Actually it is s good song, but done to death unfortunately. It actually only covers a span of four notes so is, in fact, quite ingenious.


Post - Top - Home - Printer Friendly - Translate

Subject: RE: Ride On (from Christy Moore)
From: Smokey.
Date: 21 Dec 09 - 06:07 PM

I always understood the horse to be a somewhat blatant allegory of 'the cause'..


Post - Top - Home - Printer Friendly - Translate

Subject: RE: Ride On (from Christy Moore)
From: Leadfingers
Date: 21 Dec 09 - 07:05 PM

Any song can be killed by NOT singing it with the right level of emotion ! Too fast or too slow , either will murder the best of songs
    And being played too often doesnt help . I Like the Drone ON rewrite though - Who does one credit Acorn ??


Post - Top - Home - Printer Friendly - Translate

Subject: RE: Ride On (from Christy Moore)
From: MMario
Date: 22 Dec 09 - 10:44 AM

I like the drone on re-write as well; though I do NOT hear "Ride on" that frequently. I got to perform this song with a few friends this fall, and it was the first time I'd heard it in a year...and I have to say we didd one INCREDIBLE job with it....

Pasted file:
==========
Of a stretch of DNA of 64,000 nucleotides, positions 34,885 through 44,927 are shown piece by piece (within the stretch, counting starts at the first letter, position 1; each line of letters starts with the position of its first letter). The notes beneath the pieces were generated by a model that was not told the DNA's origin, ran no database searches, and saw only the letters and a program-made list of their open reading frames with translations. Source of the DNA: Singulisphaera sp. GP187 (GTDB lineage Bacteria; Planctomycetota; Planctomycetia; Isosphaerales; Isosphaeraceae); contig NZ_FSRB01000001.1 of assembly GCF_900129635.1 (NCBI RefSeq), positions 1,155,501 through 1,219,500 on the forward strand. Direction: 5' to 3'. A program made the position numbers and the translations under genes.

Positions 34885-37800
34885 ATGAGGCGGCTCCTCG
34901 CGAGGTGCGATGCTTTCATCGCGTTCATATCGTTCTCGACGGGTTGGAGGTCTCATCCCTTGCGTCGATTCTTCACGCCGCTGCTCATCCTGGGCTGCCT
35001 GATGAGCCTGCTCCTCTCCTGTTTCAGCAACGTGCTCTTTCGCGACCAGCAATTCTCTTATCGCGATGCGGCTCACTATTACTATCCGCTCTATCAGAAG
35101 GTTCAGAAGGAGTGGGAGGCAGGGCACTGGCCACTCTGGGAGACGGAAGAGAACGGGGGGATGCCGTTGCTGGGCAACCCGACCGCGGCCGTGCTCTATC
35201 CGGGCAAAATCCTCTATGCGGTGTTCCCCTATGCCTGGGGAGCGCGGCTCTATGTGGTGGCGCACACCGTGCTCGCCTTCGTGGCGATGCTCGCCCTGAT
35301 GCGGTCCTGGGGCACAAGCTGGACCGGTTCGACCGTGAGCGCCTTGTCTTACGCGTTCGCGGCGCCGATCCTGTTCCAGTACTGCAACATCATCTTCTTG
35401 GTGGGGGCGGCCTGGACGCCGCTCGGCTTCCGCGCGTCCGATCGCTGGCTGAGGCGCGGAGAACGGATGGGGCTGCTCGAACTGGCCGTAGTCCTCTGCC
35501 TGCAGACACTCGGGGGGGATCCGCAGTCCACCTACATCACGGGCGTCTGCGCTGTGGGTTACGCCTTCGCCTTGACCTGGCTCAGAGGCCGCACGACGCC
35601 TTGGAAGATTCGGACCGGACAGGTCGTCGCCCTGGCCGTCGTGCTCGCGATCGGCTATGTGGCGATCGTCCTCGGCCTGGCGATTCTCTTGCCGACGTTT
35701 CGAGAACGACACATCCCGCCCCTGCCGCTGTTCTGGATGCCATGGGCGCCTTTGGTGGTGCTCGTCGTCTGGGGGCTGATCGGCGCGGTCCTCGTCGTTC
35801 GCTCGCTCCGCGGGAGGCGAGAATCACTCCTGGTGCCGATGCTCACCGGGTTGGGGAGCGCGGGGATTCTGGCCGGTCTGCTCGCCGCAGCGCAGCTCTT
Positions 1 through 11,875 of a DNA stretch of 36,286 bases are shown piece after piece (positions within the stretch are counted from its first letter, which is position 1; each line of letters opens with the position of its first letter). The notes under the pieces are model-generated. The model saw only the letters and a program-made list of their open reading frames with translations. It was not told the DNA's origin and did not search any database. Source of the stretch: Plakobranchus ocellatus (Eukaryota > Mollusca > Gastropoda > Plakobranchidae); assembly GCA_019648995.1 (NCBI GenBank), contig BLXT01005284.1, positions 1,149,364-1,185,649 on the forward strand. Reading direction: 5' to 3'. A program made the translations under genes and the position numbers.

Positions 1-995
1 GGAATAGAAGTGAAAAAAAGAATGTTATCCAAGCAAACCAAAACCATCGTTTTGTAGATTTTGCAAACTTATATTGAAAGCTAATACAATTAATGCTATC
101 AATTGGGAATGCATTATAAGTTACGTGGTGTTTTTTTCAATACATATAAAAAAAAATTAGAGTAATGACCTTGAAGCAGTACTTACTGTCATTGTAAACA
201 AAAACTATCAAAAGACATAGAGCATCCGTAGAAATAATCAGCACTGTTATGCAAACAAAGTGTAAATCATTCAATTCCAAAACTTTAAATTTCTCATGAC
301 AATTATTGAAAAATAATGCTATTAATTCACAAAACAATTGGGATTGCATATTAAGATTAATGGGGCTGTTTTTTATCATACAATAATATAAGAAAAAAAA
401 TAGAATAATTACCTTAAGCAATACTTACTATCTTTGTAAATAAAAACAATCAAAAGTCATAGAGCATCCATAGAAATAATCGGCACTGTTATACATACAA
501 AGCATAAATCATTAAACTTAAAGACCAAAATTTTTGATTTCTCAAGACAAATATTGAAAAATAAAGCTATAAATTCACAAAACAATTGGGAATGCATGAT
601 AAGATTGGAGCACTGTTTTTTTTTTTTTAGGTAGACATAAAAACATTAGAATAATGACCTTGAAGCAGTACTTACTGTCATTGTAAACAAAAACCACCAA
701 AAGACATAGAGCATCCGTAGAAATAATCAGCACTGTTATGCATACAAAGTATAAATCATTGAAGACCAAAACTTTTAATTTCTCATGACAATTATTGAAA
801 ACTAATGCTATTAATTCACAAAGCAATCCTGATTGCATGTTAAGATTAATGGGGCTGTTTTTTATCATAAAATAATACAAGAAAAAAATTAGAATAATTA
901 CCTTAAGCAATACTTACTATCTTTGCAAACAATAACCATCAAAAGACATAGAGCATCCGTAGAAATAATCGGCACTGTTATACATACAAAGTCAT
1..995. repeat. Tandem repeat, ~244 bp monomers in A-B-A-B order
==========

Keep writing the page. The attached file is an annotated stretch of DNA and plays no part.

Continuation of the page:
Guitar, flute, harp, and six voices....the audience loved it.


Post - Top - Home - Printer Friendly - Translate

Subject: RE: Ride On (from Christy Moore)
From: Acorn4
Date: 22 Dec 09 - 12:15 PM

Leadfingers, one credits Dave Taylor - if you want to perform it, it works best punctuated with gradually inceasing yawns and snores in the last two verses. If anyone joins in with instruments, you can add " try not to overstimulate people with that fiddle!"


Post - Top - Home - Printer Friendly - Translate

Subject: RE: Ride On (from Christy Moore)
From: GUEST,Róisín McLaren
Date: 22 Jan 12 - 11:12 AM

OH COME ON PEOPLE!

Are you seriously telling me that you all believe that "Ride On" is just a straight forward love song?! Do you believe that there are women wandering around Ireland riding a horse (which by the way at 16 2hds would be a hell of a big horse) that McCarthy can fall in love with?